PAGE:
An open let­ter to York­shire’s busi­ness lead­ers

Yorkshire Post - Business - - BUSINESS / VOICES - Griselda To­gobo For­ward Ladies’ Man­ag­ing Direc­tor

Iwas in­vited to key­note at the In­sti­tute of Di­rec­tors, Direc­tor of the Year Awards for the York­shire & the North East re­gion and I felt emo­tional yet proud to spon­sor and present the In­clu­sive Lead­er­ship Award at the Awards Cer­e­mony on 5th July which was hosted by Danni Hew­son; BBC Ra­dio Five Live’s busi­ness cor­re­spon­dent.

I en­joyed shar­ing my love and pas­sion for York­shire as my home and how in­clu­sive lead­er­ship can im­prove our com­pet­i­tive­ness and growth as a re­gion.

It was only about eight years ago when I moved to York­shire; I was newly mar­ried and my hus­band had just ac­cepted a role as a trainee doc­tor in the NHS. At the time, my idea of York­shire was quaint vil­lages, end­less mead­ows, York­shire pud­ding, lots of beer and re­ally happy peo­ple. I’ve not been dis­ap­pointed.

In the last eight years, I have had two chil­dren, run two busi­nesses, I’ve made friends, found sup­port­ers, spon­sors and peo­ple I now call fam­ily. I think that it is tes­ta­ment to the com­mu­nity, ac­cep­tance and nur­tur­ing spirit that York­shire pro­vides its peo­ple, and I’m eter­nally grateful that this sound foun­da­tion has en­abled me to grow my busi­ness, now hav­ing a na­tional im­pact and also op­er­at­ing out­side the UK.

I can’t say it’s been the same ex­pe­ri­ence for ev­ery im­mi­grant in York­shire. In Brad­ford we have one of the most di­verse cities in the UK. We have tal­ent on our doorstep that we are not tap­ping into. As much as we are an in­clu­sive so­ci­ety, some­times we can also seem ex­clu­sive and closed to peo­ple we con­sider ‘ out­siders’. As you read the news, you will hear the wor­ry­ing sto­ries of Brexit wars in the cabi­net, busi­nesses fac­ing un­cer­tain­ties and tougher trad­ing con­di­tions in­ter­na­tion­ally, a skills short­age in key tech­ni­cal ar­eas staff as the sci­ence, tech­nol­ogy, engi­neer­ing and math­e­mat­ics sec­tors that are vi­tal to our growth as a na­tion. All the signs sug­gest it is go­ing to get tougher be­fore it gets eas­ier. We need to be ready for the chal­lenges ahead, but how are we go­ing to do that if we are not able to build an in­clu­sive so­ci­ety; a so­ci­ety that taps into 100 per cent of the tal­ent on our doorstep. I think now is the time for us to come to­gether; men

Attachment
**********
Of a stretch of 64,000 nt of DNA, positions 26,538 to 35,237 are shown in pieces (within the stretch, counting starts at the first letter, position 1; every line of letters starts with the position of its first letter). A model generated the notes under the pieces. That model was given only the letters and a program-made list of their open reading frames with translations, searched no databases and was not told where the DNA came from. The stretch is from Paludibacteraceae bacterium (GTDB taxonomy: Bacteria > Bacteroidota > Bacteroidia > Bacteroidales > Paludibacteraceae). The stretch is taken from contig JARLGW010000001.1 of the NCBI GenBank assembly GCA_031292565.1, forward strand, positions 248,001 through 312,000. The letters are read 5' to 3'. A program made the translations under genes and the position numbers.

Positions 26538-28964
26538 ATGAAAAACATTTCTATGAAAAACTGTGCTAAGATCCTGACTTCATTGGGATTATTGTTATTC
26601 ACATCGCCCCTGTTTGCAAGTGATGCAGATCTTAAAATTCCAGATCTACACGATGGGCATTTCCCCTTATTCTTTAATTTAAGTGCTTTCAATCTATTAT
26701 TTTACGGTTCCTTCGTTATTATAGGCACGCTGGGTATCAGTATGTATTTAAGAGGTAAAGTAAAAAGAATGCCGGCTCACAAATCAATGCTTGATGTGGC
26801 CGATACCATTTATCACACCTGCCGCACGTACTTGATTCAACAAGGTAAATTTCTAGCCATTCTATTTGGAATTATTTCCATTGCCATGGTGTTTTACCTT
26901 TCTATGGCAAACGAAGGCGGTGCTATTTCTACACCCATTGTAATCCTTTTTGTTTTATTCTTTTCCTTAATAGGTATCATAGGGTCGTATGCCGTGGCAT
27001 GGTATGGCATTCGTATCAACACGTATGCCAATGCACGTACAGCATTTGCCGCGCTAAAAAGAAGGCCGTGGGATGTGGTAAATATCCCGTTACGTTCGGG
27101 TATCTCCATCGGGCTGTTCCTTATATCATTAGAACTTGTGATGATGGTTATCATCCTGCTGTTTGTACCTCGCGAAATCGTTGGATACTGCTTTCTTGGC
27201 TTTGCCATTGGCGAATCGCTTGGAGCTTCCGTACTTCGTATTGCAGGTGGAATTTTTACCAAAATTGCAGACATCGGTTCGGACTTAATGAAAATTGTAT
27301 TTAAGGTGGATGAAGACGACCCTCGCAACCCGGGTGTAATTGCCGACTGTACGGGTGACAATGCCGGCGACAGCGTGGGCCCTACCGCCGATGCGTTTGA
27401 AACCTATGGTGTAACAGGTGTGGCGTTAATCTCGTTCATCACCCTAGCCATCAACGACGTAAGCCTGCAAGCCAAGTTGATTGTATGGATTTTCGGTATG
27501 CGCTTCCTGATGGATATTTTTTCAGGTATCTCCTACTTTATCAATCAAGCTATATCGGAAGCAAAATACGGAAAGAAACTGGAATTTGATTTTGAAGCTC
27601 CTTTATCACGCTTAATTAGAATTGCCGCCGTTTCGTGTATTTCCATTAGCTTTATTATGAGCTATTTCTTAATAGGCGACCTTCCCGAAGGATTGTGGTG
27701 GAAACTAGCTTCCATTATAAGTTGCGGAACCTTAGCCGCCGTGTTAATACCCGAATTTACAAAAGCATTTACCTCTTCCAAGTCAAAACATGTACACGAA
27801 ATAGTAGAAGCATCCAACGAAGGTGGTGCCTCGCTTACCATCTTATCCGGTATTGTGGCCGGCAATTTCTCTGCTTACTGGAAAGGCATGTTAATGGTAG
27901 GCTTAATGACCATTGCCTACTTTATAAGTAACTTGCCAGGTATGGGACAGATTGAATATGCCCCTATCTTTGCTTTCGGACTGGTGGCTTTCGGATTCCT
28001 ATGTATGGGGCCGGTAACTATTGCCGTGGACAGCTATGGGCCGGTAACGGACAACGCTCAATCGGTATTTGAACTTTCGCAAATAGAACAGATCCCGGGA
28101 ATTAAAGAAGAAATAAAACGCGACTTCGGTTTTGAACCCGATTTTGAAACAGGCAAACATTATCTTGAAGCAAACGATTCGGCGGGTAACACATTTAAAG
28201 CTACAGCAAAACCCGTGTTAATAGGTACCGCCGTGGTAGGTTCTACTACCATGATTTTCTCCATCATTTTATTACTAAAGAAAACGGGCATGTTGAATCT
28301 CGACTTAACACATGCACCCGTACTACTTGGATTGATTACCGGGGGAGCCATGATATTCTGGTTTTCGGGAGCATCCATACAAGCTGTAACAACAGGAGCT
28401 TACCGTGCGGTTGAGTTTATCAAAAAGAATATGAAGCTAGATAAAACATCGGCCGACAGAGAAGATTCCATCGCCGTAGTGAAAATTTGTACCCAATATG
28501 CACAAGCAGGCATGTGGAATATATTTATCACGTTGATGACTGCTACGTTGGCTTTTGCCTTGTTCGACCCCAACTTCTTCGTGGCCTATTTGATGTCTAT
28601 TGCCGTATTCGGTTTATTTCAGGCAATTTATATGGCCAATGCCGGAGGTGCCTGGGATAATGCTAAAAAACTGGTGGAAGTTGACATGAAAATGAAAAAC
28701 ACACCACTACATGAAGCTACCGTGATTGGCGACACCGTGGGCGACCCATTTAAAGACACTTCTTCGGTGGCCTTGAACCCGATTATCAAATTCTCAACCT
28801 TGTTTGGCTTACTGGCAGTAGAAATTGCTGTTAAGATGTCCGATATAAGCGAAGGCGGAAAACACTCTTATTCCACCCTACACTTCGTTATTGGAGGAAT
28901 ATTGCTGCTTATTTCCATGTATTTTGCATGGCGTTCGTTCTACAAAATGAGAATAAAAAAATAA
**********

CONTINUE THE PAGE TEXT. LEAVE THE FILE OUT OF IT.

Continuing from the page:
and women, black and white, for the love of our re­gion to de­velop cre­ative so­lu­tions for pro­gress­ing the North­ern Pow­er­house agenda.

So as we cel­e­brate the achieve­ment of our di­rec­tors and re­ward them for the strides they have made, I wanted to leave the lead­ers with two ques­tions:

1.: If you were start­ing your busi­ness to­day, if you were build­ing your team from scratch what would you be do­ing dif­fer­ently? What would your teams look like if your sin­gle fo­cus was to at­tract the best.

What re­cruit­ment and re­ten­tion prac­tices and poli­cies would you put in place in or­der to at­tract the best peo­ple ir­re­spec­tive of the dif­fer­ences we some­times see be­tween each other?

2.: My sec­ond ques­tion to all the lead­ers is what would be your lead­er­ship legacy?

The clock is tick­ing as you sit in that cor­ner of­fice and en­joy the trap­pings of your suc­cess. A day will come when you will walk out of that of­fice for one last time. What do you want your legacy to be? You have an op­por­tu­nity to make a real dif­fer­ence as a leader. How are you go­ing to be re­mem­bered by the teams you lead? How will you be re­mem­bered in the com­pany’s his­tory and in your com­mu­nity? Be­ing in lead­er­ship is an op­por­tu­nity to leave a last­ing legacy. What will your lead­er­ship legacy be? How would you like to be re­mem­bered?

Con­grat­u­la­tions to the In­clu­siv­ity Direc­tor of the year, Tracy Wray, direc­tor of HR and com­mu­ni­ca­tions at the Univer­sity of Sh­effield. Con­grat­u­la­tions also to the short­list; Sharon Nee­dle, man­ag­ing direc­tor at Nee­dle Part­ners, and Adeem You­nis, chair­man of the Penny ap­peal for the fan­tas­tic work they are do­ing to pro­mote di­ver­sity and in­clu­sive cul­tures in their or­gan­i­sa­tions, and many thanks to Natalie

Sykes for a stel­lar event and the in­vi­ta­tion to speak.

I’d like to end with my cur­rent favourite quote from a very fa­mous Bri­tish leader, Sir Win­ston Churchill: “Never waste a good cri­sis.” We live in volatile and uncertain times. We need lead­ers that can step up to the chal­lenge and turn th­ese crises into op­por­tu­ni­ties that will en­able the re­gion to thrive. We need to be able to at­tract much needed tal­ent from across the en­tire UK be­cause if we don’t, Lon­don will.

You have an op­por­tu­nity to make a real dif­fer­ence as a leader.



The Gothic Vic­to­rian spire of the Wool Ex­change dom­i­nates the Brad­ford city cen­tre sky­line.

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